Ohio Environmental Protection Agency Director Scott Nally says after a rainfall, up to eight billion gallons of raw sewage enters Lake Erie. Nally said three billion gallons enters from Michigan alone.
Ohio state officials are appropriating $3 million dollars to create the Healthy Lake Erie Fund in an effort to establish regulatory control with the long term goal of reducing pollution entering the lake.
The fund will be used by the state director of natural resources in consultation with the directors of agriculture and EPA to implement non-statutory recommendations from an Agriculture Nutrients and Water Quality task force.
The ODNR director is to give priority to recommendations that encourage farmers to adopt agricultural production guidelines commonly known as 4R nutrient stewardship practices. Funds may also be used for enhanced soil testing in the Western Lake Erie Basin, monitoring the quality of Lake Erie and its tributaries, and conducting research and establishing pilot projects that have the goal of reducing invasive algae blooms in Lake Erie.
In 2013, the ODNR director may use $350,000 of the $3 million to monitor inland lakes and stream water quality in Ohio.
The fund is sponsored by District 6 State Representative Randall Gardner, who hosted a forum on the subject at the Lake Erie Welcome Center in Port Clinton Wednesday.
Among over 100 guests attending were watershed directors, including Lake Erie Western Basin director Sandy Bihn, outdoor writers, property owners, special interest groups, representatives of the boating and fishing industry, inventors and research scientists, and local and state officials.
Bihn suggested that 12 monitoring locations should be established in streams and rivers from Defiance on the Maumee River to sites near Sandusky. She also suggested that technology could bring much-needed short term relief to the invasive algae issue.
East Toledo Birmingham neighborhood resident Peter Ujvagi, now Lucas County administrator and former state legislator, was in attendance, as was Lucas County Commissioner Tina Skeldon Wozniak.
Disillusioned with government
The forum was led by a panel that included Gardner, District 2 State Senator Mark Wagoner, and the directors of the ODNR, EPA, and ODA.
“I think it is important to acknowledge that your involvement is recognized,” Gardner said. “I know that some of you are disillusioned with government nowadays — I just want to make sure that it doesn’t happen with this — something that is important to our regional economy.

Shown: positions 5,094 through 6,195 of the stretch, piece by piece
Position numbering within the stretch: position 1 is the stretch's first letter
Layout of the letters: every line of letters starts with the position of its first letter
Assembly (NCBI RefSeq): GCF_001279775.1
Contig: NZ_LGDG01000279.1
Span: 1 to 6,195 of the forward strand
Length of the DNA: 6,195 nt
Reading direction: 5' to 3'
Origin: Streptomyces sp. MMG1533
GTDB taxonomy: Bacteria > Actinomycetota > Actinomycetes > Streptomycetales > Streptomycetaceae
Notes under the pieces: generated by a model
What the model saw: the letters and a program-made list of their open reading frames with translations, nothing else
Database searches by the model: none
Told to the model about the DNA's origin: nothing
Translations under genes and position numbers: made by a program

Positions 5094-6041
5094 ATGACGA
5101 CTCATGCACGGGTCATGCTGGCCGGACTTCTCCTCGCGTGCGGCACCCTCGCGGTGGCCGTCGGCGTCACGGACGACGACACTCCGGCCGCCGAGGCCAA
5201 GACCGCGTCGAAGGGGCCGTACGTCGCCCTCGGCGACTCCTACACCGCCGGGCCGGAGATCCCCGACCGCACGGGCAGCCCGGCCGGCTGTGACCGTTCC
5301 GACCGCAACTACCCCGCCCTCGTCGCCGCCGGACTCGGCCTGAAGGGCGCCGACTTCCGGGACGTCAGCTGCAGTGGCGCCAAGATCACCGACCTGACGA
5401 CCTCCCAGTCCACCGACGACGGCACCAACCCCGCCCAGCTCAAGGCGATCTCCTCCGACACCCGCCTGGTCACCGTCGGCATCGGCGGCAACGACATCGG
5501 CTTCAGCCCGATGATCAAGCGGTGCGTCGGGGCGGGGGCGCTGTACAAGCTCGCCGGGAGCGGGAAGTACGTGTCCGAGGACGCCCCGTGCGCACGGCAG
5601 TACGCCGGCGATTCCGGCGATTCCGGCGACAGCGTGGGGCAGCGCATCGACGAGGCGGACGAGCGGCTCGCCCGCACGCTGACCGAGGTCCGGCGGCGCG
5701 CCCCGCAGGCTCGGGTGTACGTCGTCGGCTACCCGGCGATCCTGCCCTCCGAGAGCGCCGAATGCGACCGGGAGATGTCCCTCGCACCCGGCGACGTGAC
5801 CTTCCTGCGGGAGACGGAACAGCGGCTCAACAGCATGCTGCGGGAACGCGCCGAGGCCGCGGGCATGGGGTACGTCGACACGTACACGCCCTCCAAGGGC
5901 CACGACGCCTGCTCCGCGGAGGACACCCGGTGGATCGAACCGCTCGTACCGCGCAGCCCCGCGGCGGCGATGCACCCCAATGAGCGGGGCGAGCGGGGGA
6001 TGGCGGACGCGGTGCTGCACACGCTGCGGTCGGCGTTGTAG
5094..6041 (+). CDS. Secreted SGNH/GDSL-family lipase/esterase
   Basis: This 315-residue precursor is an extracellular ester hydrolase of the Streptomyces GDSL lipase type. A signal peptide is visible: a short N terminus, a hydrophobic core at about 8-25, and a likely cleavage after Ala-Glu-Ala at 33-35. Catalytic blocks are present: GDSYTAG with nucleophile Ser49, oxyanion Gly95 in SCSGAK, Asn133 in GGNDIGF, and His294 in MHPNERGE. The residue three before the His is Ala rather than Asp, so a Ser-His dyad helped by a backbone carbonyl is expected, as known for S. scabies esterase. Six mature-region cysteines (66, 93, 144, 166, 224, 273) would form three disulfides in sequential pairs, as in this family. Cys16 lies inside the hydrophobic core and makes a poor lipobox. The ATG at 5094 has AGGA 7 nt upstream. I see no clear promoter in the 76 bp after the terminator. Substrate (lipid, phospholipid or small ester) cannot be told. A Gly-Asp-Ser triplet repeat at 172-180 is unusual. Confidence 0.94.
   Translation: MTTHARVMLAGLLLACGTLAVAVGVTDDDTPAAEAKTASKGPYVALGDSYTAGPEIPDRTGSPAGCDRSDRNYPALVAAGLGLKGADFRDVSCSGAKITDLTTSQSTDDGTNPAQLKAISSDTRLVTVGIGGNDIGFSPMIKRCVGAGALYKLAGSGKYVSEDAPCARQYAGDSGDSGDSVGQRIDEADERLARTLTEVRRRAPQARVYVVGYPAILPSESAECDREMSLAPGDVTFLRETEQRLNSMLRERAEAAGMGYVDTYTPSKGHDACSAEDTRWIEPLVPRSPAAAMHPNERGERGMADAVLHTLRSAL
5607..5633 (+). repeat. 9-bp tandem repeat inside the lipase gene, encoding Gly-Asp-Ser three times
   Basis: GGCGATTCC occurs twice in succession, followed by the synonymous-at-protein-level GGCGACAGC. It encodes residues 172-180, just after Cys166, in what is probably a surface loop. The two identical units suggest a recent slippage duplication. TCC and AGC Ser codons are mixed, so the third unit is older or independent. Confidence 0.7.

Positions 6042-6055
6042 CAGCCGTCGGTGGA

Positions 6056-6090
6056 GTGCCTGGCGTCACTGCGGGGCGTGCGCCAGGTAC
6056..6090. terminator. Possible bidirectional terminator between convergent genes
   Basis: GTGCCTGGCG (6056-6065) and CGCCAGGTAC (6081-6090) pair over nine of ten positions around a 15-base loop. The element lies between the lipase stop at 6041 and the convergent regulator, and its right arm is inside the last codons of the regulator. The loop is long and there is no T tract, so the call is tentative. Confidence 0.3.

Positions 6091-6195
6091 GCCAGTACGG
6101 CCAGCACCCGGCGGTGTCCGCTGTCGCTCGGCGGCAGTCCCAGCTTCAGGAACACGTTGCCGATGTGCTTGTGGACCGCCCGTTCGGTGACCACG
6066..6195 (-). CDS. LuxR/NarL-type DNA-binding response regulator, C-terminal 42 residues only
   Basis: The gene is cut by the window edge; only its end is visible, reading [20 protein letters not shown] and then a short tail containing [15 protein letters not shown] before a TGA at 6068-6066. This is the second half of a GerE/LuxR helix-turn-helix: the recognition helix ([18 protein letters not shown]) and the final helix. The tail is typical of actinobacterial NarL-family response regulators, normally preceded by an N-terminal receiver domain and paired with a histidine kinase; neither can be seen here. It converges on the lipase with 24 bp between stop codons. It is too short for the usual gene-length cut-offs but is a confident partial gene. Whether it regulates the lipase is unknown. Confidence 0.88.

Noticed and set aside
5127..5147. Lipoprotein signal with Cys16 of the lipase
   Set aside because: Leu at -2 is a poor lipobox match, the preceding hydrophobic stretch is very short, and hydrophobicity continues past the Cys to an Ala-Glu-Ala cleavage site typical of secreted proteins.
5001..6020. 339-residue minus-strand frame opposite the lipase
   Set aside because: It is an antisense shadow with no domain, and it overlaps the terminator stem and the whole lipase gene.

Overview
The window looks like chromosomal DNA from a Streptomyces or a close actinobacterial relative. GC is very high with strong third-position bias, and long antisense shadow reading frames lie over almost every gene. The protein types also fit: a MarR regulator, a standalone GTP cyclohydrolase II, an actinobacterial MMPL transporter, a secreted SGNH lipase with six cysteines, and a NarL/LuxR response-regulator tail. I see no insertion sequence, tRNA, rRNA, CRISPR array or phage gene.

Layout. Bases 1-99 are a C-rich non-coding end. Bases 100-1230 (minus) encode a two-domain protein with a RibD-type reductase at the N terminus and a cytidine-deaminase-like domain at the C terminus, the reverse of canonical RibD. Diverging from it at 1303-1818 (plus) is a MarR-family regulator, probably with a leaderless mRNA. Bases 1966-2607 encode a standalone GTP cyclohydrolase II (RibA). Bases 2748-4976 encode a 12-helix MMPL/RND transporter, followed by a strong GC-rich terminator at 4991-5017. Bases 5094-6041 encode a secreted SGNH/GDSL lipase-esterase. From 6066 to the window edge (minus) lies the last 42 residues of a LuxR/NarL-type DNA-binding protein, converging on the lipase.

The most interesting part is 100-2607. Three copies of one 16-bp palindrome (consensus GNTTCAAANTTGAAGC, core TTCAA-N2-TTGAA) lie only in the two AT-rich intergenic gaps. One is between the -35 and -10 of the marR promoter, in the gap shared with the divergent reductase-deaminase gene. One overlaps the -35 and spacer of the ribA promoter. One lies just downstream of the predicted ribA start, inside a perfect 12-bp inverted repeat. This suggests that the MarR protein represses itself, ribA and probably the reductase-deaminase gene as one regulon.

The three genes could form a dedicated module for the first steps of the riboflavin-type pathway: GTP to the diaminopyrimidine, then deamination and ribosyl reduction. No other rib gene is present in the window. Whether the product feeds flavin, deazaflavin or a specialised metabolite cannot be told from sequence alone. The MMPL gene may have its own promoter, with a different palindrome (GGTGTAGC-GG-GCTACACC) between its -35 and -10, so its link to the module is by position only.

“I realize there is going to be some controversy and when you are doing something important, there are going to be some controversial issues,” Gardner added.
ODNR Director Karl Gebhardt said agriculture plays a big role because of its use of fertilizer, which drains into Lake Erie and provides nutrients to invasive algae. Gebhardt cautioned that agriculture is not the only source of lake pollution nor is it the only source of the phosphorous contained in fertilizers.
Among issues discussed were open lake dumping, dredging, factory farms in Southeast Michigan, field tiling and drainage, and the use of filter strips on crop fields. One man in attendance claimed that 20,000 cows and 10,000 hogs at Michigan factory farms produced more waste than the City of Chicago.
However, Gebhardt said farmers will have to re-shift their thinking when considering the usage of phosphorous in fertilizers.
Among 117 pages of task force recommendations included encouraging crop farmers to increase monitoring of soil nutrients — something in which Gebhardt said is required of livestock farmers but not crop farmers, although many crop farmers are regularly employing soil monitoring systems now.
“We continue to work on the assumption — you know, that we just seem to think we can continue farming the way our grandfathers did. Well, now things are different,” Gephardt said.
“We just don’t want to come in with a legislative hammer and say, ‘Thou shalt do this,’ so that’s why we want to make some changes on the legislative and regulatory side.”
Even though algae levels in the lake were down this year, for the first time in over a decade, Gardner warned that algae could continue to spread if something is not done about it, calling the situation a “multi-faceted problem.”
All three directors and legislative representatives said the state will look into incentives for farmers, including possible tax credits, so agriculture is not taking on all the financial burden.
Next week, the state is launching the Ohio Clean Lakes Initiative, which will include a branding on behalf of the agricultural community. Officials say it is important to show the agricultural community they have a partner.
“This is a big problem,” ODA Director David Daniels said. “We’ve heard almost everybody here identify multiple issues — it affects people making a living not only on the land but on the lake as well. Nobody is taking this lightly. Everybody is working on their piece of the puzzle.
“We’re dealing with about a half pound of phosphorous in an acre of water. We want farmers to be productive — we raise enough food in this sector to feed the entire world. We want good government in the lake and ag community.”